Strategies Identified as Effective by Mothers During Occupational Performance Coaching

Graham, Fiona, Rodger, Sylvia, Ziviani, Jenny and Jones, Virginia (2015) Strategies Identified as Effective by Mothers During Occupational Performance Coaching. Physical and Occupational Therapy in Pediatrics, 1-13. doi:10.3109/01942638.2015.1101043


Author Graham, Fiona
Rodger, Sylvia
Ziviani, Jenny
Jones, Virginia
Title Strategies Identified as Effective by Mothers During Occupational Performance Coaching
Journal name Physical and Occupational Therapy in Pediatrics   Check publisher's open access policy
ISSN 1541-3144
0194-2638
Publication date 2015-12-07
Year available 2015
Sub-type Article (original research)
DOI 10.3109/01942638.2015.1101043
Open Access Status Not yet assessed
Start page 1
End page 13
Total pages 13
Place of publication Philadelphia, PA, United States
Publisher Taylor & Francis
Language eng
Formatted abstract
Aims: This study examined strategies mothers reported as effective in facilitating children's successful performance in activities they identified as goals during Occupational Performance Coaching (OPC).

Methods: Twenty-nine mothers of children with occupational performance issues engaged in OPC. A random sample of 44 /157 (28%) coaching sessions were video-recorded from which the audio recording was analyzed using a general inductive approach to explore the nature of strategies reported as effective by mothers.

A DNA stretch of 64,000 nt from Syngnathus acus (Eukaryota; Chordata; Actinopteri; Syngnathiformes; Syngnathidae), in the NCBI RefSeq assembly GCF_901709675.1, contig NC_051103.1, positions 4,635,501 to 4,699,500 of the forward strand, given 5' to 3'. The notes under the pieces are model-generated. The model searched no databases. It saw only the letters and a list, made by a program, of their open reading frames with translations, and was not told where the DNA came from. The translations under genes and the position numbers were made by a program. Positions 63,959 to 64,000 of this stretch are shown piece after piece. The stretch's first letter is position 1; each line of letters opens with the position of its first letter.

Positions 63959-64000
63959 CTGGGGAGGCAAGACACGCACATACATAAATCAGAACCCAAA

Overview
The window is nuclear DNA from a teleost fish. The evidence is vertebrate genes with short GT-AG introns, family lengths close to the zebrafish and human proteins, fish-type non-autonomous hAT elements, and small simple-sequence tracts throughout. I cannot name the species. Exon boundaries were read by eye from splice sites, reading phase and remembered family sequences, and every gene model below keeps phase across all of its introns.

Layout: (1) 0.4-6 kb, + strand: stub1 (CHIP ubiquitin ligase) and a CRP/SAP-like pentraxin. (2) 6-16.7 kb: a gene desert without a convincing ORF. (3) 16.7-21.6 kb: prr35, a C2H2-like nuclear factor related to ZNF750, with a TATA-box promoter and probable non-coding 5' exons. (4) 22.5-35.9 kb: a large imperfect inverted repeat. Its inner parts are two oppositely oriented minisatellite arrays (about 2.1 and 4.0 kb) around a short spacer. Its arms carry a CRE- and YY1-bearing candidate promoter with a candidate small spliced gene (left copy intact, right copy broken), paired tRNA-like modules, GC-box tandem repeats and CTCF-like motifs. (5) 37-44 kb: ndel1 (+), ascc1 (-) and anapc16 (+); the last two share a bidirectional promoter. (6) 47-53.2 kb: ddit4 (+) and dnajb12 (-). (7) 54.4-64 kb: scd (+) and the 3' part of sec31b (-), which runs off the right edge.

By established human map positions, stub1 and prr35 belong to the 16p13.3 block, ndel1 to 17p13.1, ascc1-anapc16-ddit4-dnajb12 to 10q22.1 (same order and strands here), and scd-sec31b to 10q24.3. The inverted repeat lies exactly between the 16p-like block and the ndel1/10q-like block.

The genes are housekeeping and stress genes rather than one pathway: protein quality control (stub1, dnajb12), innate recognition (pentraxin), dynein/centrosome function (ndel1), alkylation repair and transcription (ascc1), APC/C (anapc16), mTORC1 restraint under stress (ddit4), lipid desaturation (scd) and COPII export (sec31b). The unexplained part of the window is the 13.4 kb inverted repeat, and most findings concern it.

Results: Two major themes emerged: (1) Context-focused; or (2) Child-focused. Context-focused strategies were characterized by mothers’ actions that made the performance context more conducive to children's success. The emphasis of mothers’ intention in Context-focused strategies was achievement of the task with minimal stress. Context-focused strategies included subthemes of Adjust Manner, Create Distance, Add Structure and Routine, and Teach. Child-focused strategies required higher levels of engagement with children in the application of strategies and were focused on children's skill development. Subthemes included Collaboration and Offer Choice.

Conclusions: Mothers engaged in coaching identified strategies which they found supported children's performance, attesting to the existing capacity of mothers in identifying and evaluating effective ways of enhancing children's performance. Findings suggest the potential of coaching as a capacity-building, context-based intervention to improve children's performance.
Keyword Autonomy
Family-centered care
Occupational therapy
Participation
Pediatric rehabilitation
Qualitative study
Self-determination
Q-Index Code C1
Q-Index Status Provisional Code
Institutional Status UQ

Document type: Journal Article
Sub-type: Article (original research)
Collections: Official 2016 Collection
School of Health and Rehabilitation Sciences Publications
 
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